FAQ: From 'iPhonies' to iFacts, we answer your iPhone questions

When it comes to Apple's popular phone, people ask the darnedest things

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How slow is AT&T's EDGE network? For real-world usage, EDGE is fine for e-mail, stock updates, weather, Google maps and RSS sites. That said, it is sometimes bizarrely, frustratingly slow. The iPhone's Safari browser on EDGE is too slow for an audience of impatient friends checking a Web site, but it's tolerable if you're surfing by yourself and not in a hurry. Safari is best when using Wi-Fi, but your level of patience and EDGE strength will determine your enjoyment level. That's why we're all waiting for a 3G version. It'll be noticeably faster.

Does iPhone support MMS? MMS is not supported on the iPhone. iPhone users can get notifications of MMS messages, but that consists of an SMS message telling you to access http://viewmymessage.com with the assigned username and password. Given the lack of copy and paste on the iPhone — more on that next — it's actually pretty annoying. I'd bet anything that MMS functionality will be one of the first third-party applications released.

Does iPhone support copy and paste? Nope. And there's been no word on whether this feature will be implemented. It certainly wasn't shown off by Apple during any iPhone demonstrations, but the fact that this is an often-requested feature means someone should be working on it.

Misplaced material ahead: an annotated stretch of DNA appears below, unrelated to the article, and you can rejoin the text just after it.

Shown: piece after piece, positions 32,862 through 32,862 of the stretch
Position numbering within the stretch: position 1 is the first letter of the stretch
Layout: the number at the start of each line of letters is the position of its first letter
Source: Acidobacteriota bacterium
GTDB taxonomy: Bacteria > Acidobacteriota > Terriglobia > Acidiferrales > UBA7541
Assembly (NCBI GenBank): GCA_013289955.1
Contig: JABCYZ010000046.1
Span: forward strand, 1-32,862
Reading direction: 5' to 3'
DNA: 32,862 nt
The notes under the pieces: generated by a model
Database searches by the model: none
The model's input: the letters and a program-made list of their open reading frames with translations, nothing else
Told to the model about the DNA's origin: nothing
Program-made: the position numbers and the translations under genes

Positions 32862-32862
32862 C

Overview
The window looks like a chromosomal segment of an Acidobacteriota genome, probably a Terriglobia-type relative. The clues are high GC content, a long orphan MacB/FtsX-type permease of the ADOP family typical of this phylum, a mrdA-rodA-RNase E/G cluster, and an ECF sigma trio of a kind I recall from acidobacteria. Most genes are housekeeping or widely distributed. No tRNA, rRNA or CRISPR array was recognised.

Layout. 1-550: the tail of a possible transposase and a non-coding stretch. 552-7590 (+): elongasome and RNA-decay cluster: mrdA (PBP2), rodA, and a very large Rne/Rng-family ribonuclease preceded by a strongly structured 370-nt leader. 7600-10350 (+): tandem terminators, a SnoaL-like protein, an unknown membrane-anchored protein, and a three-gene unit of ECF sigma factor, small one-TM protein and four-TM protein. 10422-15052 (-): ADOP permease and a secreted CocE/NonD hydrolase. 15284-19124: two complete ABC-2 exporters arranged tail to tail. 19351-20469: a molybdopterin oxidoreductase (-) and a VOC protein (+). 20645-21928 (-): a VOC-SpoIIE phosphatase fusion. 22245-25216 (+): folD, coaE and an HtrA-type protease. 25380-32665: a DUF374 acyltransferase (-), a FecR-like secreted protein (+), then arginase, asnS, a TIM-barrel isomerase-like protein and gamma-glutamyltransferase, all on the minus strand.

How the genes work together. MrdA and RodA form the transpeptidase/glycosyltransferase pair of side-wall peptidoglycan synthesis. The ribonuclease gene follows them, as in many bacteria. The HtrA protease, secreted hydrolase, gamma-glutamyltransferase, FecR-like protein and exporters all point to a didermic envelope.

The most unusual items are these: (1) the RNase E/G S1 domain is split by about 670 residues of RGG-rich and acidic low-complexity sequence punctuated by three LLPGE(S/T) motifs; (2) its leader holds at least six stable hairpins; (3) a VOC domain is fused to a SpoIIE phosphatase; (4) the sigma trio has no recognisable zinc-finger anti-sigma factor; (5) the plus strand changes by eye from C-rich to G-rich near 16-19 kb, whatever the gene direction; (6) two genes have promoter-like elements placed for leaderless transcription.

Safari-based access to the Internet is great and all, but is there a faster way to find numbers and addresses without using Google's search site or Yellow/WhitePages.com? Your best bet for information such as phone numbers, addresses or directions is the iPhone's Maps application. Let's say you want to find a nearby gas station. Tap the Maps icon, then hit the Locate Me button on the lower left, and when the iPhone finds your location, tap the text field at the top of the screen. Type in what you're seeking — in this case "gas." The search results appear as pinpoints on the map, and tapping any of the pinpoints reveals the name of the location plus a "more info" arrow. That arrow takes you to a screen that displays the location's listed phone number, home page and address. You can even get directions from or to the location, save the results to your bookmarks or save the information in contacts for future reference.

In some locations, Maps also offers real-time traffic information, indicated by red, yellow or green overlays on the roads. It's surprisingly handy when traveling.

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